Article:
This paper analyzes the socio-demographic characteristics and temporal stability of high-poverty American neighborhoods that experience low eviction rates. The presumption within much of urban sociology is that residents of poor neighborhoods experience higher levels of mobility and residential instability than those of non-poor neighborhoods. In analyzing variations in one form of (forced) residential mobility—eviction—across poor neighborhoods, we present evidence that runs contrary to this assumption. Using eviction rate data drawn from a unique longitudinal database of eviction court filings, we are able to demonstrate the existence of a small set of urban tracts that have poverty rates above 20% yet exceedingly low eviction rates. Analysis focus on the characteristics and temporal stability of these eviction patterns. The paper aims to spur more nuanced discussion and analysis of the heterogeneity of urban poverty and, ultimately, the development of policies that better-protect low-income households.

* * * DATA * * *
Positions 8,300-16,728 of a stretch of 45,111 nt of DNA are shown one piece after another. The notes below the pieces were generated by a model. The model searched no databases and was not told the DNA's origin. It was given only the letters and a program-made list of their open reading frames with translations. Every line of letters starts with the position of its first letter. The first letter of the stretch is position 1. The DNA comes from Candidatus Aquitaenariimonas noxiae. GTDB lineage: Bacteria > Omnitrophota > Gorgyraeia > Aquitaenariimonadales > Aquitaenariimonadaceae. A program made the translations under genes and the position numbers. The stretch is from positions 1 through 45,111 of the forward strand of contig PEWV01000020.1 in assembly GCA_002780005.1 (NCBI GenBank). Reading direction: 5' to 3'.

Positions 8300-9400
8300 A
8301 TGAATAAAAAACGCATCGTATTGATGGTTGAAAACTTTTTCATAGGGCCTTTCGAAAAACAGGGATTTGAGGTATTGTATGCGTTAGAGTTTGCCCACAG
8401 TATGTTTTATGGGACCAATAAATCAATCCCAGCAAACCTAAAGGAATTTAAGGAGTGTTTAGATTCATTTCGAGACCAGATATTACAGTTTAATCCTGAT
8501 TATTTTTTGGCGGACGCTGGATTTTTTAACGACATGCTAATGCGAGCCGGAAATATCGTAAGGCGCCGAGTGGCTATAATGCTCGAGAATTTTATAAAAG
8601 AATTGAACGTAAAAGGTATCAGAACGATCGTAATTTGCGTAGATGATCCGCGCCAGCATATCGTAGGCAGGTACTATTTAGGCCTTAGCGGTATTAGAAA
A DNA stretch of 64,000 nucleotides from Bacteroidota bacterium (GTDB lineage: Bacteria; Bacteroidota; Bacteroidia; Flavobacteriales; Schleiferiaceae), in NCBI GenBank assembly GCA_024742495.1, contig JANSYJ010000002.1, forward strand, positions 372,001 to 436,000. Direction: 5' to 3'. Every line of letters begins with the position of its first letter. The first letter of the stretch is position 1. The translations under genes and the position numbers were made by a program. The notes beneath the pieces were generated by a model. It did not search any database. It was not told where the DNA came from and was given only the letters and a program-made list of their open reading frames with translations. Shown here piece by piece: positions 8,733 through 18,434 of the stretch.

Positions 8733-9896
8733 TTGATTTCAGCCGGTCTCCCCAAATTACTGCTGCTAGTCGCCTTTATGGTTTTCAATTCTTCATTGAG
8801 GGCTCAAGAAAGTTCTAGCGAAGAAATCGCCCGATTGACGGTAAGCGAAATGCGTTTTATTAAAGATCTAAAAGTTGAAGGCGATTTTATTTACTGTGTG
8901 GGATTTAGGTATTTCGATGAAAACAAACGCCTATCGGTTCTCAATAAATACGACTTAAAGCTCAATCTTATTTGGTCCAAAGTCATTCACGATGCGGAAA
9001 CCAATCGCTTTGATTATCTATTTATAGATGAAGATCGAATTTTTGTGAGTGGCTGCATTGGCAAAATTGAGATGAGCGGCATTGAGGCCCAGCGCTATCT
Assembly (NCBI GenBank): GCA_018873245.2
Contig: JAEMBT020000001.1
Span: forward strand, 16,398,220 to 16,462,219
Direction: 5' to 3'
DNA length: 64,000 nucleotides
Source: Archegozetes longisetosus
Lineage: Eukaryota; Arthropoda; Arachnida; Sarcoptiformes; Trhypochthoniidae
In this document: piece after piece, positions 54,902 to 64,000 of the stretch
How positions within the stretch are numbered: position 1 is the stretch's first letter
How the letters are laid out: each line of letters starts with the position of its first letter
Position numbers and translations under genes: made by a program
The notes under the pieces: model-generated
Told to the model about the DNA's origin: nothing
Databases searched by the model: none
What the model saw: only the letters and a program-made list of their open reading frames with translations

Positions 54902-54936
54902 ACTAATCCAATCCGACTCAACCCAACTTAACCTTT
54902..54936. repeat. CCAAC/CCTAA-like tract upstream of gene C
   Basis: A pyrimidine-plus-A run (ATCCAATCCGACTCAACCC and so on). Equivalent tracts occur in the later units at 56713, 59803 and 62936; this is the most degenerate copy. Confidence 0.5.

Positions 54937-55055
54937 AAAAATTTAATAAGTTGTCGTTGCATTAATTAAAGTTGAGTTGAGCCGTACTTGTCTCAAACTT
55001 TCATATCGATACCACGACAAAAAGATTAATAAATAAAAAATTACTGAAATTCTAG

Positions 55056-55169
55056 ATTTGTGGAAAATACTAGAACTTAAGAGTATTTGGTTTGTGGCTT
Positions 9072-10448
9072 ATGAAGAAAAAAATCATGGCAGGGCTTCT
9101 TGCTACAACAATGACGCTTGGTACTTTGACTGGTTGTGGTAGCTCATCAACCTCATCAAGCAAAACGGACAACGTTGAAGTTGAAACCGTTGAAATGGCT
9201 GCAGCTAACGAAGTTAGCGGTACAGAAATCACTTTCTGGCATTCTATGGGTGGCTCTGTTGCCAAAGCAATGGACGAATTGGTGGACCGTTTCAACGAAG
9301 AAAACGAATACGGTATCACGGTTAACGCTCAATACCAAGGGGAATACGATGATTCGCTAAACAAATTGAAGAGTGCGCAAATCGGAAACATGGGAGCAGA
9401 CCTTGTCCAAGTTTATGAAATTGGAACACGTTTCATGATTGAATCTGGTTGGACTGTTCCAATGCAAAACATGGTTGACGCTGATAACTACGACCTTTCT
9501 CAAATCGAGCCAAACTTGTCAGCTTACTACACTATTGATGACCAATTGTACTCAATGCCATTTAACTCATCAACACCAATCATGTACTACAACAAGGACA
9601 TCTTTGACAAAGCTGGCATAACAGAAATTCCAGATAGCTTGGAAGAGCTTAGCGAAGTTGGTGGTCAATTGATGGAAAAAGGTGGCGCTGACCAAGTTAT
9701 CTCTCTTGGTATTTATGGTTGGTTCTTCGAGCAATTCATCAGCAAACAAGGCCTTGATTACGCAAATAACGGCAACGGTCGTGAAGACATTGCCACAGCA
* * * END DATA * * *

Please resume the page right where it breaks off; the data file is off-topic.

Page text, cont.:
Presented in Session 250. Spatial Inequality in the United States